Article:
PEN World Voices Festival (Preview of Thursday Events)
I’ve been meaning to write a bunch of things about the PEN World Voices events, but, well, life has sort of gotten in the way. Instead, what I think I’ll do is simply preview some of tomorrow’s events, and then tomorrow I’ll write up stuff about Friday and weekend.
I’m flying down early (like crack-of-dawn early) to write up a bunch of events for the PEN blog and for Three Percent. I’m also planning on interviewing Sofi Oksanen, Quim Monzo, and Mary Ann Newman for the Reading the World podcast series. And writing about the whole PEN World Voices experience for Publishing Perspectives. Oh, and attending as many parties as possible. (Not that I’ve actually been invited to any yet . . . Sigh.)
Anyway, here the Thursday events that I think sound most interesting:
- Resonances: Contemporary Writers on the Classics
(Baruch College Vertical Campus College, 55 Lexington Avenue at 25th Street, 2:30–4:30 p.m.)
Alexander Hemon’s probably the big draw for most people, but I’d be more interested in seeing Esther Allen moderate this. And Martin Solares, whose The Black Minutes looks very intriguing, is also participating along with Major Jackson, Yiyun Li, and Marcel Möring.
- That’s Not What I Meant!
(Instituto Cervantes, 211–215 East 49th Street, 5:30–6:30 p.m.)
Susan Bernofsky is moderating this discussion with Michael Hofmann and Peter Stamm about the challenges in bringing Stamm’s work into English. Stamm was one (although not the primary one) of the inspirations behind this little bit of insanity that I wrote at the Abu Dhabi International Book Fair.
- Homesick: Eshkol Nevo in Conversation with Michael Orthofer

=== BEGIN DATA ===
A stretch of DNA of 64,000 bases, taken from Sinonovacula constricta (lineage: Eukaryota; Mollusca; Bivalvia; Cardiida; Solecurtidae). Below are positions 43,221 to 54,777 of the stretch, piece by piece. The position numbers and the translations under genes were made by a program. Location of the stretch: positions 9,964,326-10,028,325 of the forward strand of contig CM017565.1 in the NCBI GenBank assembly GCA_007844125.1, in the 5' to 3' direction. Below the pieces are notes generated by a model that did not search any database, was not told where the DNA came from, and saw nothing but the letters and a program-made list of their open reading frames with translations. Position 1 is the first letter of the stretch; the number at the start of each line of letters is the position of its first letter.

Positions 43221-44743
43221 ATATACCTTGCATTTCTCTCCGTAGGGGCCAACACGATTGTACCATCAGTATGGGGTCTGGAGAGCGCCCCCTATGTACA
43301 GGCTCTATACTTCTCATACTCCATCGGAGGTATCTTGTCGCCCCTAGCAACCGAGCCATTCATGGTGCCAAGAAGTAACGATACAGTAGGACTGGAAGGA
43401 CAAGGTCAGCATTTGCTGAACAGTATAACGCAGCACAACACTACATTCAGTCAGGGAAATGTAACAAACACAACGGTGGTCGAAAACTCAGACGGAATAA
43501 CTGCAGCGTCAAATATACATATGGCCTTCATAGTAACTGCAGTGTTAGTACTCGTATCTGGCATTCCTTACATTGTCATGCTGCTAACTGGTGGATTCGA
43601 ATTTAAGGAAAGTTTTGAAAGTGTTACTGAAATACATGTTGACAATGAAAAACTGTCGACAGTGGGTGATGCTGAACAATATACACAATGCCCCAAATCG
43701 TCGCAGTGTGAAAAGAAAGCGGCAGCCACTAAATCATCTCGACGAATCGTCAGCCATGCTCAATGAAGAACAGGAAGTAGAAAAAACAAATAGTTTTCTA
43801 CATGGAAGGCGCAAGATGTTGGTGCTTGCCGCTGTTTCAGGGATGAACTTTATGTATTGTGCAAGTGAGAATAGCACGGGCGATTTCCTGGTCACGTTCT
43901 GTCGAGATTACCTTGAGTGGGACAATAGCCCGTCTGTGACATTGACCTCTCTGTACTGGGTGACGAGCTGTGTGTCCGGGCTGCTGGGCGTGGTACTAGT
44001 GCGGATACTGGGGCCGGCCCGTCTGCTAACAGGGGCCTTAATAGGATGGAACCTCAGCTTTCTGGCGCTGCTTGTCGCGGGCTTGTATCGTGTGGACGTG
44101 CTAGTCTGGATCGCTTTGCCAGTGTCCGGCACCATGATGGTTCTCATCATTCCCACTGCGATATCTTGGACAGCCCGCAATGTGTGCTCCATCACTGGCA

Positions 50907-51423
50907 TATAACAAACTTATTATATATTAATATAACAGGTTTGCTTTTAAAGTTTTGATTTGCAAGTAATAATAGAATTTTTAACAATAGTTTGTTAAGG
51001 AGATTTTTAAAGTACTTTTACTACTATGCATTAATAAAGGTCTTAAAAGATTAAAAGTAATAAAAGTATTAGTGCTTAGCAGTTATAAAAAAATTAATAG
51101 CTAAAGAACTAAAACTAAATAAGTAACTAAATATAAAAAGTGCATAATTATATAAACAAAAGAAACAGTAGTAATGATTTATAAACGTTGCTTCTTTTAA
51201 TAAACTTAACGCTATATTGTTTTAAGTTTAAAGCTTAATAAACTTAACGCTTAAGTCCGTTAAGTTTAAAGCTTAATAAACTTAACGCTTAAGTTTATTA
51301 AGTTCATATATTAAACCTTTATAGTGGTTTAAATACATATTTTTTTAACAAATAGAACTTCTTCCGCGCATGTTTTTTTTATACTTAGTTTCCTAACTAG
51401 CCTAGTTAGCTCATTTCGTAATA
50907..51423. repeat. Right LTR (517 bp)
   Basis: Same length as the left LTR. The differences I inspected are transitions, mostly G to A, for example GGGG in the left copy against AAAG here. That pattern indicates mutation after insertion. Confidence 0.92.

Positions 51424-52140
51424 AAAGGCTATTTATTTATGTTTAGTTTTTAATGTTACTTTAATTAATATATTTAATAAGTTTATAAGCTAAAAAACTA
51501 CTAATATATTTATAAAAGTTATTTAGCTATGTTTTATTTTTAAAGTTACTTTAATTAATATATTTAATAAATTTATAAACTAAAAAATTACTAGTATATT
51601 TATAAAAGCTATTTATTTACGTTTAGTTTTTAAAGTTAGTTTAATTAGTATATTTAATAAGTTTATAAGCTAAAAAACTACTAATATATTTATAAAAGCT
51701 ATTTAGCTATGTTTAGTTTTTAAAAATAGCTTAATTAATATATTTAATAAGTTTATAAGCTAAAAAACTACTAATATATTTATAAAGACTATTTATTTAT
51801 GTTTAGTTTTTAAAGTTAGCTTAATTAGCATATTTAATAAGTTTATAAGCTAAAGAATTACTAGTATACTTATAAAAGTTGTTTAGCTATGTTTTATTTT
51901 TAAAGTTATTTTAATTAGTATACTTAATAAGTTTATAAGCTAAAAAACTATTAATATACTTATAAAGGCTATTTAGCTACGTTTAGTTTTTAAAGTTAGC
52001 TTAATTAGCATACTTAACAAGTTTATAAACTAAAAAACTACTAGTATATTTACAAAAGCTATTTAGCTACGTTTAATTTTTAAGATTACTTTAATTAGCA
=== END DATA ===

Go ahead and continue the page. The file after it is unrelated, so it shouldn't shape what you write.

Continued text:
(Center for Jewish History, 15 West 16th Street, 7–8 p.m.)
I didn’t realize until I started putting this together, but all of my friends are moderating panels tomorrow . . . Anyway, this book sounds pretty interesting. Here’s a quote from a review in the Independent: “Homesick focuses on the relationship between student psychologist Amir and his student-photographer girlfriend Noa, but it moves fast to absorb the voices of their neighbours and covers several generations of Jews and Palestinians. Most striking is Nevo’s capacity to chart the delicate shifts in relationships and his skill in evoking longing for love, for a lost home, for parental attention and for renewal in stale marriage. He mixes his poignant observations of failing love with irony and occasional farce.”
- An Around the World Reading
(Joe’s Pub, 425 Lafayette Street, 7–8:30 p.m.)
I like readings in pubs. As a bonus, the lineup is pretty solid: Preston L. Allen, Javier Cercas, Siri Hustvedt, Karl O. Knausgaard, Anne Landsman, Thomas Pletzinger, Monique Proulx, Lee Stringer, Christos Tsiolkas, and Tommy Wieringa
- New York Stories
(The Morgan Library & Museum, Gilder Lehrman Hall, 225 Madison Avenue, 7–8:30 p.m.)
Again with the awesome moderator . . . I can guarantee Edwin Frank will make this incredibly interesting. One of our authors—Quim Monzo, whose Gasoline is available now—is participating on this along with Darryl Pinckney, Colm Toibin, and Roxanna Robinson.
- Literary Magazines: Here and Abroad, Now and in the Future
(Galapagos Art Space, DUMBO, 16 Main Street, 7–8:30 p.m.)
Huh, look at that, moderated by David Haglund. And starring John Freeman, Rodrigo Fresán, Rob Spillman, M Mark, and Peter Stamm. Man do I wish I was flying down tomorrow instead of Friday . . . Ah well. Anyway, this should be really interesting, seeing that some great lit mags are represented here, including Granta, Tin House and PEN America.
Hope everyone enjoys all these events . . . In addition to the pieces (or more likely “pieces,” since I think I’m going to be exhausted and not complete in my mind when I go to write up the events I’m attending) I’ll try and get some “reports from the field” to include later in the week(end).